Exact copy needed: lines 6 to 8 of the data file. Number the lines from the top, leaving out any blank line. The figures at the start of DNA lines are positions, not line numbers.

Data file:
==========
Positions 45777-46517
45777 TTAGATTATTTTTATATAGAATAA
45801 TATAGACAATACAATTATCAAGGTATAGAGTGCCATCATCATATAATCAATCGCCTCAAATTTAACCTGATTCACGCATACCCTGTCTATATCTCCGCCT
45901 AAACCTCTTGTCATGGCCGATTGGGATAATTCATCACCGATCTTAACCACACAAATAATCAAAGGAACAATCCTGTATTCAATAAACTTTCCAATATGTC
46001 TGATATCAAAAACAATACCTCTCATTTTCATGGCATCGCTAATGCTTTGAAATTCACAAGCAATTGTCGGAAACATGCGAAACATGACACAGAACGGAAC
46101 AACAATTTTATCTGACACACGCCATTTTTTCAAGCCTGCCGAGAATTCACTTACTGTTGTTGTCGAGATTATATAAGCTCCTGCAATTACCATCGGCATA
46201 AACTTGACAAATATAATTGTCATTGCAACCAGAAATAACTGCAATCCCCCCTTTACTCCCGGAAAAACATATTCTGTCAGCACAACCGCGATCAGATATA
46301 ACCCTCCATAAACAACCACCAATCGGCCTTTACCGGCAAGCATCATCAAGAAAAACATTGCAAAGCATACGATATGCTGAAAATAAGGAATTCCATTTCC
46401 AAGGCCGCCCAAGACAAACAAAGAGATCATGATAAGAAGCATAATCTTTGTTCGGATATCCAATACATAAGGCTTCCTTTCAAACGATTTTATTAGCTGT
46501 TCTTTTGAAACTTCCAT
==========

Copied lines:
46101 AACAATTTTATCTGACACACGCCATTTTTTCAAGCCTGCCGAGAATTCACTTACTGTTGTTGTCGAGATTATATAAGCTCCTGCAATTACCATCGGCATA
46201 AACTTGACAAATATAATTGTCATTGCAACCAGAAATAACTGCAATCCCCCCTTTACTCCCGGAAAAACATATTCTGTCAGCACAACCGCGATCAGATATA
46301 ACCCTCCATAAACAACCACCAATCGGCCTTTACCGGCAAGCATCATCAAGAAAAACATTGCAAAGCATACGATATGCTGAAAATAAGGAATTCCATTTCC